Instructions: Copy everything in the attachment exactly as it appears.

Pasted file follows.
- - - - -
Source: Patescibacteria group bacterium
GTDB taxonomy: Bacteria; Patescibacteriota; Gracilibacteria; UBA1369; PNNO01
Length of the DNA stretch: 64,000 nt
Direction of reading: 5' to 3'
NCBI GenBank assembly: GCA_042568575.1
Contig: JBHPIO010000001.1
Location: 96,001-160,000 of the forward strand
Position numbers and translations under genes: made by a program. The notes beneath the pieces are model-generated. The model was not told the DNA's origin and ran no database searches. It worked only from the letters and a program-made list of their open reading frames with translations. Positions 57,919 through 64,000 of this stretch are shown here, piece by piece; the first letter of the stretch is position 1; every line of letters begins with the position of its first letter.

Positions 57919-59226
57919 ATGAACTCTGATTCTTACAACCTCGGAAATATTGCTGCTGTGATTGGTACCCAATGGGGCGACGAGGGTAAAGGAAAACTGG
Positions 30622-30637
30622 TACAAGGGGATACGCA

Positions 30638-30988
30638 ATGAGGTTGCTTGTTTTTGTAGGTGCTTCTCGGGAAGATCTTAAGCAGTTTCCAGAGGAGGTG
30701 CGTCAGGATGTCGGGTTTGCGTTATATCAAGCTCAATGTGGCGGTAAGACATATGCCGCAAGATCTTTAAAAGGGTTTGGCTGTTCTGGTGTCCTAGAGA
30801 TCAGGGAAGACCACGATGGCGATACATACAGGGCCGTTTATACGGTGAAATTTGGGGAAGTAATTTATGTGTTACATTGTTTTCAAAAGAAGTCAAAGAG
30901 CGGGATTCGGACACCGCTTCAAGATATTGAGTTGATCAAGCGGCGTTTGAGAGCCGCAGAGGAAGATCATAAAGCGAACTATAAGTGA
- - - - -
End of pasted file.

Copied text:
Source: Patescibacteria group bacterium
GTDB taxonomy: Bacteria; Patescibacteriota; Gracilibacteria; UBA1369; PNNO01
Length of the DNA stretch: 64,000 nt
Direction of reading: 5' to 3'
NCBI GenBank assembly: GCA_042568575.1
Contig: JBHPIO010000001.1
Location: 96,001-160,000 of the forward strand
Position numbers and translations under genes: made by a program. The notes beneath the pieces are model-generated. The model was not told the DNA's origin and ran no database searches. It worked only from the letters and a program-made list of their open reading frames with translations. Positions 57,919 through 64,000 of this stretch are shown here, piece by piece; the first letter of the stretch is position 1; every line of letters begins with the position of its first letter.

Positions 57919-59226
57919 ATGAACTCTGATTCTTACAACCTCGGAAATATTGCTGCTGTGATTGGTACCCAATGGGGCGACGAGGGTAAAGGAAAACTGG
Positions 30622-30637
30622 TACAAGGGGATACGCA

Positions 30638-30988
30638 ATGAGGTTGCTTGTTTTTGTAGGTGCTTCTCGGGAAGATCTTAAGCAGTTTCCAGAGGAGGTG
30701 CGTCAGGATGTCGGGTTTGCGTTATATCAAGCTCAATGTGGCGGTAAGACATATGCCGCAAGATCTTTAAAAGGGTTTGGCTGTTCTGGTGTCCTAGAGA
30801 TCAGGGAAGACCACGATGGCGATACATACAGGGCCGTTTATACGGTGAAATTTGGGGAAGTAATTTATGTGTTACATTGTTTTCAAAAGAAGTCAAAGAG
30901 CGGGATTCGGACACCGCTTCAAGATATTGAGTTGATCAAGCGGCGTTTGAGAGCCGCAGAGGAAGATCATAAAGCGAACTATAAGTGA